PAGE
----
Aer Lingus takeover: Decision to sell is 'best way to secure future of airline' - Enda Kenny
The Taoiseach has strongly defended the government's decision to sell its stake in Aer Lingus, saying it would be "the best way to secure the future of the airline".
Rejecting criticism of the proposed deal, he said, "Throughout the whole whole process government has been very careful to secure the best deal for the country and I believe that we have achieved this".
Mr Kenny insisted that in the deal with IAG "the government have actually secured stronger and more durable guarantees that currently exist in respect of Ireland’s future connectivity, particularly to London Heathrow and in the maintenance of Aer Lingus’ iconic brand and of its head office in Ireland.
He added," IAG has set out ambitious growth plans for the company and the government is confident that supporting IAG’s offer is the best way to secure Aer Lingus’ future in what is an increasingly competitive global airline market and thereby enhancing Ireland’s connectivity with the rest of the world."
Mr Kenny was speaking at the launch of a nationwide competition to find Ireland's Best Young Entrepreneur which has an investment fund of €2m.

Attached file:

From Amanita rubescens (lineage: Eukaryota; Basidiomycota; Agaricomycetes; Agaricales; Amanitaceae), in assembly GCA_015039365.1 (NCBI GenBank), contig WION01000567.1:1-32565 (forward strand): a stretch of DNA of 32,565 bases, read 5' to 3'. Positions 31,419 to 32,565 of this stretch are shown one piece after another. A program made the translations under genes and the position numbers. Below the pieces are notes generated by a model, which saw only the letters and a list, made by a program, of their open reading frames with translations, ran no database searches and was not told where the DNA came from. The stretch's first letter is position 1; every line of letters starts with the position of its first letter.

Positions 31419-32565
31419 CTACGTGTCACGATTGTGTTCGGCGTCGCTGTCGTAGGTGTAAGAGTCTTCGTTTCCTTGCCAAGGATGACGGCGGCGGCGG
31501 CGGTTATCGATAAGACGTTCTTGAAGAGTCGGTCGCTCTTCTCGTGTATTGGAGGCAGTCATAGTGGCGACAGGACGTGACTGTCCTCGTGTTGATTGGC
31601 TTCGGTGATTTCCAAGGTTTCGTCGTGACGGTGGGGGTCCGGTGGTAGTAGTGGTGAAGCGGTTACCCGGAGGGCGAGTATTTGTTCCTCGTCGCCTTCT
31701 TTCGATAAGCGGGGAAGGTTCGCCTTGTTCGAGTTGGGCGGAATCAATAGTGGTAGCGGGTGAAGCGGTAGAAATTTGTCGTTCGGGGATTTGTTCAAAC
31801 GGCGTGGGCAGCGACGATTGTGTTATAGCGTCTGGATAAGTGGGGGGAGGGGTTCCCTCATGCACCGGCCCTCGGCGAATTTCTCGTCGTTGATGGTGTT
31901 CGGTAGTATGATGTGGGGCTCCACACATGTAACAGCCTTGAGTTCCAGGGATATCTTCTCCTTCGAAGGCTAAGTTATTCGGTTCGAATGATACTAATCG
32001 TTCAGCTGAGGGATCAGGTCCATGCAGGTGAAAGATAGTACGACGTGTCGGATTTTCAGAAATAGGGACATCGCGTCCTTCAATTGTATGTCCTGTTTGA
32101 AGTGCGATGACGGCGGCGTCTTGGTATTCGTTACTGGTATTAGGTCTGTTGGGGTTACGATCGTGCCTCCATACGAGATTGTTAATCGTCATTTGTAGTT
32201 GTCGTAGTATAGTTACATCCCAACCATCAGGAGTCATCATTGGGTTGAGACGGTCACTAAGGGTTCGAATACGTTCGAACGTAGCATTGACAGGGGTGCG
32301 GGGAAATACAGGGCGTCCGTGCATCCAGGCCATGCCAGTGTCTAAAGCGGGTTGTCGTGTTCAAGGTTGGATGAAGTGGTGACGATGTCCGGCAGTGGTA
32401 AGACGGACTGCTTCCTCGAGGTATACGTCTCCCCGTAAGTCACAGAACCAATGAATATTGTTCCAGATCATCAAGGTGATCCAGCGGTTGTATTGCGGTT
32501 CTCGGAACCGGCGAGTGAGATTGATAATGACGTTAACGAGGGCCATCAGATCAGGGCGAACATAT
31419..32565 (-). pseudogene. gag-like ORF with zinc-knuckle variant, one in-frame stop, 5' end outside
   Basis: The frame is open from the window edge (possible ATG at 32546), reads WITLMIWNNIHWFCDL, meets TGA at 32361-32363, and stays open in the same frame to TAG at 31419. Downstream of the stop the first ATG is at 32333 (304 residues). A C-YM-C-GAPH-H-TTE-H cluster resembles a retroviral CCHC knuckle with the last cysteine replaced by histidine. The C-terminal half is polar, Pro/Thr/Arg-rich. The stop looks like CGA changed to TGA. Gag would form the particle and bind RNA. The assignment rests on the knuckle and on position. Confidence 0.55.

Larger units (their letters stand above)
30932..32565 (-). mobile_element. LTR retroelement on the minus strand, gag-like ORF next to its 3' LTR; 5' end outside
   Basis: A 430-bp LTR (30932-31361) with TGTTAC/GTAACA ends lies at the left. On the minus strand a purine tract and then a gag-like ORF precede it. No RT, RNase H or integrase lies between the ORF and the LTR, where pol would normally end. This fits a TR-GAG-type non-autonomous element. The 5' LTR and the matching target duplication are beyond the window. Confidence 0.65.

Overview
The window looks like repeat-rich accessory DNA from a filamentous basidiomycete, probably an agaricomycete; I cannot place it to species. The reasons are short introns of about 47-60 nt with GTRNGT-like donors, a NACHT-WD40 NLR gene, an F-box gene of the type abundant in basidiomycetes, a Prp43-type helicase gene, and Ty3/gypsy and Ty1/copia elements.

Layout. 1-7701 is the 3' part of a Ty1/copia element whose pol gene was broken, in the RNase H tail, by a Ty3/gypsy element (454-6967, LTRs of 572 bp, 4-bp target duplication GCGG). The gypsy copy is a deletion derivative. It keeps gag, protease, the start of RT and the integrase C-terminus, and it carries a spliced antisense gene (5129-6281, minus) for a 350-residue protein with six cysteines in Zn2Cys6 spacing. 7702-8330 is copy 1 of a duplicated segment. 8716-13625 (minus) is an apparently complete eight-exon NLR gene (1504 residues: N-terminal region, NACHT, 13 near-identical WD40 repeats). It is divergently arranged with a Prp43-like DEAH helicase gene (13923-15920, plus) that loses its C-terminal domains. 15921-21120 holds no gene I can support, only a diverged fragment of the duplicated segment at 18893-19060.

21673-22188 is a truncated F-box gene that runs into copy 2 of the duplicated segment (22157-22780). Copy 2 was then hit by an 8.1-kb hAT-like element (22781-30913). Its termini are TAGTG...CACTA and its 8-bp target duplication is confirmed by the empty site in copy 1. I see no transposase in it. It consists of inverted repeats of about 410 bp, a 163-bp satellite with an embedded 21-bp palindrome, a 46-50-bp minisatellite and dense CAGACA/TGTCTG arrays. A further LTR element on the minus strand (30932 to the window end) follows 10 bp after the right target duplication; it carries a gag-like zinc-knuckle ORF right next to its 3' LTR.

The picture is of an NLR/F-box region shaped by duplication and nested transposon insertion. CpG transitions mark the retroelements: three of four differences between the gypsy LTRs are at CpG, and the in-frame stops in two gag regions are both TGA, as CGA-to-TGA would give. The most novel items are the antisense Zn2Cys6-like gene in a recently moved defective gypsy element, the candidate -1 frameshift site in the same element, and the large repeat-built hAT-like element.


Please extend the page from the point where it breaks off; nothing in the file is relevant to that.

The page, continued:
The Taoiseach and Jobs Minister Richard Bruton launched the competition in Dublin's docklands, and urged all people between the ages of 18 to 30 with a start-up or business idea to apply through their Local Enterprise Offices.
"We need young people with business ideas for tomorrow. Increasing entrepreneurial activity is a core theme of the 2015 Action Plan for Jobs with the aim of doubling the jobs impact of start-ups in Ireland over the next five years," said Mr Kenny, adding that the young Diaspora were being targeted to try and bring them home.
Meanwhile, there were stormy scenes in the Dáil this morning when the Opposition objected to the government introducing a new order of business to proceedings which would allow the Oireachtas to devote the entire day to debating the sale of the government's stake in Aer Lingus.
In lively exchanges, Fianna Fáil leader Micheál Martin described the move as "slippery, slieveen and ramming the proposition through".
A vote on the €1,4bn sale will be taken in the Dáil tomorrow.
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